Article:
The Business of Defence Procurement in Canada- A Market Over
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The Defence Procurement Strategy announced in February 2014 is designed to address many of the problems that have plagued defence procurement policy for many years. It includes changes in responsibility, changes in the Industrial Regional Benefits Policy and changes in the way in which proposals are prepared and evaluated. This webinar will explain the DPS in detail and will brief participants on the major defence procurements planned over the next few years including programs for the Air Force, Navy, Army and Coast Guard.
The webinar will explore the relationship between the National Shipbuilding Procurement Strategy and the DPS. It will also summarize the recently Defence Acquisition Guide, which is a key part of the DPS. The webinar will explain how to do business with the Canadian Government explaining the roles of the main government departments involved in defence procurement and the potential issues that can affect new entrants into the market.
Why should you Attend:
The Federal Government, recognizing these issues introduced a new Defence Procurement Strategy(DPS) earlier this year. Once implemented, the DPS should result in more efficient procurement with fewer delays and less politicized acquisitions. But it is early days in the process and the jury is still out on the outcome. Nevertheless and despite budget reductions, Canada still intends to spend significant sums on defence procurement over the next 20 years resulting in a market that should not be ignored.
Areas Covered in the Session:
- Background to the Defence Procurement Strategy
- Defence Procurement Strategy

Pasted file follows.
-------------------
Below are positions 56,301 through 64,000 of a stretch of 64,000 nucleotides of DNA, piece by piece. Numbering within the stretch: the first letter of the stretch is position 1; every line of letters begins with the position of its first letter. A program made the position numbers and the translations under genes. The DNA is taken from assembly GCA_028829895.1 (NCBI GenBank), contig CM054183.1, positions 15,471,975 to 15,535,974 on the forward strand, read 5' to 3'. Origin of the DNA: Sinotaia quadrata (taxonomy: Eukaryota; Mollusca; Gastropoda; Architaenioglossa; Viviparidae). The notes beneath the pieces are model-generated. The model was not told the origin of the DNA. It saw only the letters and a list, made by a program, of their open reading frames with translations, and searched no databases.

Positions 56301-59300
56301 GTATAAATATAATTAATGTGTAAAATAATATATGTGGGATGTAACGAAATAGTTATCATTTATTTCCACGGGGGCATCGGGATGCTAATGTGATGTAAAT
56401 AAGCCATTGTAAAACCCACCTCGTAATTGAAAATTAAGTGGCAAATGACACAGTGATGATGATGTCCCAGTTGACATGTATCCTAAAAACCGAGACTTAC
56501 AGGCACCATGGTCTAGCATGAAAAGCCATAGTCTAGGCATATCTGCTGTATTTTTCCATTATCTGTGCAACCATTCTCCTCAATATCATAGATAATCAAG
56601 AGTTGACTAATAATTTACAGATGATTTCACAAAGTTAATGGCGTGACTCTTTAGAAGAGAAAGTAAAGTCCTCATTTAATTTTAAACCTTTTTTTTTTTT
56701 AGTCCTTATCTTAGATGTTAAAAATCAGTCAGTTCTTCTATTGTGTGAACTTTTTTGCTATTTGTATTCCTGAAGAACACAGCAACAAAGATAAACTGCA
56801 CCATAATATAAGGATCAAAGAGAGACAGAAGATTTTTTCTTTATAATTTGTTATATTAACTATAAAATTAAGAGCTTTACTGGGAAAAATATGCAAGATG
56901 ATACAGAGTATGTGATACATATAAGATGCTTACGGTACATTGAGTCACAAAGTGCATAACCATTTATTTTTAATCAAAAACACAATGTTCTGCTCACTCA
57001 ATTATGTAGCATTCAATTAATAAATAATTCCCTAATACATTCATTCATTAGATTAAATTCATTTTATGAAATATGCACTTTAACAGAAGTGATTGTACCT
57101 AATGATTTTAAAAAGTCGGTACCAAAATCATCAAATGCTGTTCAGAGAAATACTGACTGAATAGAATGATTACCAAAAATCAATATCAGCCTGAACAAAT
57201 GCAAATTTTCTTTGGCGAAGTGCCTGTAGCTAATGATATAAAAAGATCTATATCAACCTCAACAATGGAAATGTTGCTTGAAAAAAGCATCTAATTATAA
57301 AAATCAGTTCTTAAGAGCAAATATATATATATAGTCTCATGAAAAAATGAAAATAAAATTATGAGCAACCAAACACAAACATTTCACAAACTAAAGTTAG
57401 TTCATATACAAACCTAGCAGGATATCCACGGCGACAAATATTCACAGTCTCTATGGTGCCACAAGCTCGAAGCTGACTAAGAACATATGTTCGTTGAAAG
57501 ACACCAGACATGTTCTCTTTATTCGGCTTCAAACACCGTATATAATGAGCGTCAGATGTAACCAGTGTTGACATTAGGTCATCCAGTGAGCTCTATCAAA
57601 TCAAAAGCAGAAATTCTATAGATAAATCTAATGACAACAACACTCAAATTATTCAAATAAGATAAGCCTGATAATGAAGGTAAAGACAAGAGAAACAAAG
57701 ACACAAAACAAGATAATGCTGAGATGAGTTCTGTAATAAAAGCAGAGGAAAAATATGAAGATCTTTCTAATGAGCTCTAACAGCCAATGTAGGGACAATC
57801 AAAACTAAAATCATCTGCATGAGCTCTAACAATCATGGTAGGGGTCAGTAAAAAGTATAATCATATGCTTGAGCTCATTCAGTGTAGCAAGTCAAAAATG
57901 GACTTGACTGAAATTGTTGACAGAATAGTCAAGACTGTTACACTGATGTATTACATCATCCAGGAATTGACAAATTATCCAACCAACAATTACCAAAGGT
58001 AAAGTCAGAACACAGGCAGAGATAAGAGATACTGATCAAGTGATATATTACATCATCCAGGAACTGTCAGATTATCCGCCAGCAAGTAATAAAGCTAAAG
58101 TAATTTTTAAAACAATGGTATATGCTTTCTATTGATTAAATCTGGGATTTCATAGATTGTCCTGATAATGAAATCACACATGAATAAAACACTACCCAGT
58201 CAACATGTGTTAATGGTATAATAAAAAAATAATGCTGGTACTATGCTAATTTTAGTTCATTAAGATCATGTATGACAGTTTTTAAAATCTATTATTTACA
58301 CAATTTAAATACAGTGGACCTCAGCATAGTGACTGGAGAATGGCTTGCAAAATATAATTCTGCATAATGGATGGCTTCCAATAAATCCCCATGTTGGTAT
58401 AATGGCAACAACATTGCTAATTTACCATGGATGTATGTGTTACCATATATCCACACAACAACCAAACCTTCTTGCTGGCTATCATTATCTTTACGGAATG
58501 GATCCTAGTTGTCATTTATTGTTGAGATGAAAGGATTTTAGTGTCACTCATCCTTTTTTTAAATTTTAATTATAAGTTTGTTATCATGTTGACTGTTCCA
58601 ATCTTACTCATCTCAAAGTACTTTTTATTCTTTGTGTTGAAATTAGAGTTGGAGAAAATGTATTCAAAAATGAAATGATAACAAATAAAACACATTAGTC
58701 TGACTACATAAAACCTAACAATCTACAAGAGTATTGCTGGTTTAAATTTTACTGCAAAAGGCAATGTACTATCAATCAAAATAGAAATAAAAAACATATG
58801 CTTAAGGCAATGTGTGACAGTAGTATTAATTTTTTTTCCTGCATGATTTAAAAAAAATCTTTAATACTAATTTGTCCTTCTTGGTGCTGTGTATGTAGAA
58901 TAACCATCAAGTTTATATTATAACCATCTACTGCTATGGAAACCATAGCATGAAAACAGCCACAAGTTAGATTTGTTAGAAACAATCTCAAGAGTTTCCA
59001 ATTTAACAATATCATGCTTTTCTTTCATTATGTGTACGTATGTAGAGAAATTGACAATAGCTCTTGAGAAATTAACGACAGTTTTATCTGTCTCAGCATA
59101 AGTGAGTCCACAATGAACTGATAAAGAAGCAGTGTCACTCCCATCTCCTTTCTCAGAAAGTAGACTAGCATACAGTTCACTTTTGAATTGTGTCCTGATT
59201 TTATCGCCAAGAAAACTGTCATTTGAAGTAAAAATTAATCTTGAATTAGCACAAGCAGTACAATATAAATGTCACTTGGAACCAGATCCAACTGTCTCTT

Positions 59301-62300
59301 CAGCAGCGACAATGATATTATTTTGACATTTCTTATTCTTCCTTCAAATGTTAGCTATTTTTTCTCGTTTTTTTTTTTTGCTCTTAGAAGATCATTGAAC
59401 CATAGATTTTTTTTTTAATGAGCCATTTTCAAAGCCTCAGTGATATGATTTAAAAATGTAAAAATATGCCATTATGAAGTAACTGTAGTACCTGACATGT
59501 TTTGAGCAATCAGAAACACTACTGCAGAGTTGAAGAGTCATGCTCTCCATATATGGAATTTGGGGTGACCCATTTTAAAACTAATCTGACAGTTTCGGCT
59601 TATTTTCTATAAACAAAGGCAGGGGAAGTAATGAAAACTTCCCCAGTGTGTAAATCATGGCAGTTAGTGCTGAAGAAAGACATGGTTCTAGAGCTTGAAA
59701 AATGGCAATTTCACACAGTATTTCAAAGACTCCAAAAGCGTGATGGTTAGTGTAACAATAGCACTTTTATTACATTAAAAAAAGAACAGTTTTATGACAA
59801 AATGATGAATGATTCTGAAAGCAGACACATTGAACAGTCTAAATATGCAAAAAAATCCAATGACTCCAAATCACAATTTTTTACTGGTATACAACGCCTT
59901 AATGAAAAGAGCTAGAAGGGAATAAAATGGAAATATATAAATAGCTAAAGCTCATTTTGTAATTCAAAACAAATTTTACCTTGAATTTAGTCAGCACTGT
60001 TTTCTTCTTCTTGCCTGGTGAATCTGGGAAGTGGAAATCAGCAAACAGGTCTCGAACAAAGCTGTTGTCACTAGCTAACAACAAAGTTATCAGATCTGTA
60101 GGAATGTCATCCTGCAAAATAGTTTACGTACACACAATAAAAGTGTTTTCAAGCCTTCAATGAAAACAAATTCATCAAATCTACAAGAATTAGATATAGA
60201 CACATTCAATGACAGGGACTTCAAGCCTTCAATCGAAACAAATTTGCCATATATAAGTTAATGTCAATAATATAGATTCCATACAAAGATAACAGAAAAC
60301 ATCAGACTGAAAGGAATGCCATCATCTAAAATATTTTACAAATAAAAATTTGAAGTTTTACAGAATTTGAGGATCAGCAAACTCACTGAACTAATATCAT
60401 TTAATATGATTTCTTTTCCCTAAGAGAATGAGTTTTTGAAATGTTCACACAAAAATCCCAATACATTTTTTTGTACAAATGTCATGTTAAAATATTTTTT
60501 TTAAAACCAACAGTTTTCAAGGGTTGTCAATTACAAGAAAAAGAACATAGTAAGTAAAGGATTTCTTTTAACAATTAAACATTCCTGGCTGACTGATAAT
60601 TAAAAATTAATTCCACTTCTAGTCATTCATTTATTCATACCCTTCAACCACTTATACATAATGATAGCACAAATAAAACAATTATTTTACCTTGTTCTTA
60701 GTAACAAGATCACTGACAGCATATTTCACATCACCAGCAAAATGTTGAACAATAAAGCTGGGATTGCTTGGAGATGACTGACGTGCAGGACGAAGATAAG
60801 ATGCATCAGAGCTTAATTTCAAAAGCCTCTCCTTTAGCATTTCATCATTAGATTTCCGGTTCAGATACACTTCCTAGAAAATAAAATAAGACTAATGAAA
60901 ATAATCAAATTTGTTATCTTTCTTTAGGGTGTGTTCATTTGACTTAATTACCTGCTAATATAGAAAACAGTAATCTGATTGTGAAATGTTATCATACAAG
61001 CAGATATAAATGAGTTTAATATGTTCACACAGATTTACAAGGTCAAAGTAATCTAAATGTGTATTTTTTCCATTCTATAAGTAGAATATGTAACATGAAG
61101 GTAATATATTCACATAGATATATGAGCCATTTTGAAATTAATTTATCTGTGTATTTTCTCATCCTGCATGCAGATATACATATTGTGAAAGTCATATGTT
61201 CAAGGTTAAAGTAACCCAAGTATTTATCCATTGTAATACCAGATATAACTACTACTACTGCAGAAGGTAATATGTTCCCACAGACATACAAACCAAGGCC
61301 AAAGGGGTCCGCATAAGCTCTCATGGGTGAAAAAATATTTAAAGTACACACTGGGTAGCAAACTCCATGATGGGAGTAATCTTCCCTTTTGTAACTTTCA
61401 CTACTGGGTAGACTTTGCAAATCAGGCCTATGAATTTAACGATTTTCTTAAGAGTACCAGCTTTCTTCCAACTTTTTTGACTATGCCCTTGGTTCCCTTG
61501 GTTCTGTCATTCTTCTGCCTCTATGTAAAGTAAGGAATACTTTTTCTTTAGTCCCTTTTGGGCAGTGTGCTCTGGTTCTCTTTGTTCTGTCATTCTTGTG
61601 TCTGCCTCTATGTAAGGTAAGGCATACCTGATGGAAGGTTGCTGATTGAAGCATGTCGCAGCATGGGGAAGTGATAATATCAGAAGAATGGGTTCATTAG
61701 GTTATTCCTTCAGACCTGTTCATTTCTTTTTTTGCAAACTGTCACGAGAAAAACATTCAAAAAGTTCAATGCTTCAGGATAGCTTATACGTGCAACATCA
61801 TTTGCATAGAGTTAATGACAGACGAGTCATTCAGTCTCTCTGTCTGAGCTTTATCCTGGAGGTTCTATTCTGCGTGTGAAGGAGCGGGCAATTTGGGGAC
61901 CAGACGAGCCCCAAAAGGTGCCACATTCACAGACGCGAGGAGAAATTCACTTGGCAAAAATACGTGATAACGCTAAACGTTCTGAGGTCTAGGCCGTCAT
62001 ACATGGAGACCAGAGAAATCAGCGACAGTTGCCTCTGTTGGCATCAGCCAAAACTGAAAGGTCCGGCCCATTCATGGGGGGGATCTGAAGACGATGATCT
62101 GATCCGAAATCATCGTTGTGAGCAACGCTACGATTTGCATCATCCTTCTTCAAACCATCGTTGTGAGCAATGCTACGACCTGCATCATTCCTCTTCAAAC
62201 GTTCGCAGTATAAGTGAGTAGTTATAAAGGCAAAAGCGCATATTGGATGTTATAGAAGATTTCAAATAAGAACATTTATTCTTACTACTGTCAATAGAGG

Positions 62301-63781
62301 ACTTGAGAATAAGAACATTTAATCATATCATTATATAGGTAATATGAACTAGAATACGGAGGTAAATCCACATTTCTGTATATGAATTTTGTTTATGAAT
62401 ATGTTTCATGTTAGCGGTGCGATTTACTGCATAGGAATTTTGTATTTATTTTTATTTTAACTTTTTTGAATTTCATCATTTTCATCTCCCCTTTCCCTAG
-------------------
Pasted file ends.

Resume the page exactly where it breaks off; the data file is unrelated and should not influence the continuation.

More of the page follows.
- Industrial and Technological Benefits- the new approach
- The DPS and NSPS
- The Defence Acquisition Guide
- Planned major procurements for Air Force, Navy, Air Force and Coast Guard
- Budgetary issues
- Impact of ITB's on Defence Procurement
- The defence sector in Canada
- How to access Canadian Defence market sector
- Role of main government departments in the defence procurement process
- Concluding remarks
Who Will Benefit:
- Vice Presidents of Business Development
- Directors of Sale and Marketing
- Directors of Supply Chain Management
- Project Managers
- VP of Government Relations
Anthony Goode After 30 years of commissioned service in the Canadian Navy, during which he commanded HMC Ships THUNDER, CHIGNECTO, SAGUENAY and ALGONQUIN, as well as Training Group Pacific, Fourth Destroyer Squadron and Royal Roads Military College, Tony Goode retired as the CF Naval Attache at the Canadian Embassy in Washington, DC in 1996 to join Litton Systems Canada (now L-3 Electronic Systems) as the Program Manager for the Tribal Class Update and Modernization Program (TRUMP). As that program wound down, Tony assumed responsibilities for program management of the CP 140 Mission Systems Avionics Engineering and In Service Support program and other related contracts.
Moving from Toronto to L-3's Halifax facility in late 1997, he assumed responsibility for starting up the Vehicle Electronics manufacturing program for the Canadian Army's Light Armoured Vehicle program. With the then General Motors Defence as the main customer, vehicle electronics developed one of the largest programs at the Halifax facility. It expanded even further with award of a contract from the GMD/GDLS joint venture for the US Army's Stryker Vehicle program to build all of the vehicle electronics for over 2000 vehicles.
In 2003, Capt Goode moved from Program Management to Business Development and was appointed Director of Business Development for L-3 Electronic Systems. He retired from L-3 in 2006 to join CFN Consultants Atlantic in their Aerospace and Defence consulting practice. In addition, he is currently the VP for Business Development for the Aerospace and Defence Industries Association of Nova Scotia. He belongs to the Naval Officers Association, NS Branch and is an active Rotarian.
Tony is a graduate of the Royal Military College of Canada and the National Defence College of Canada.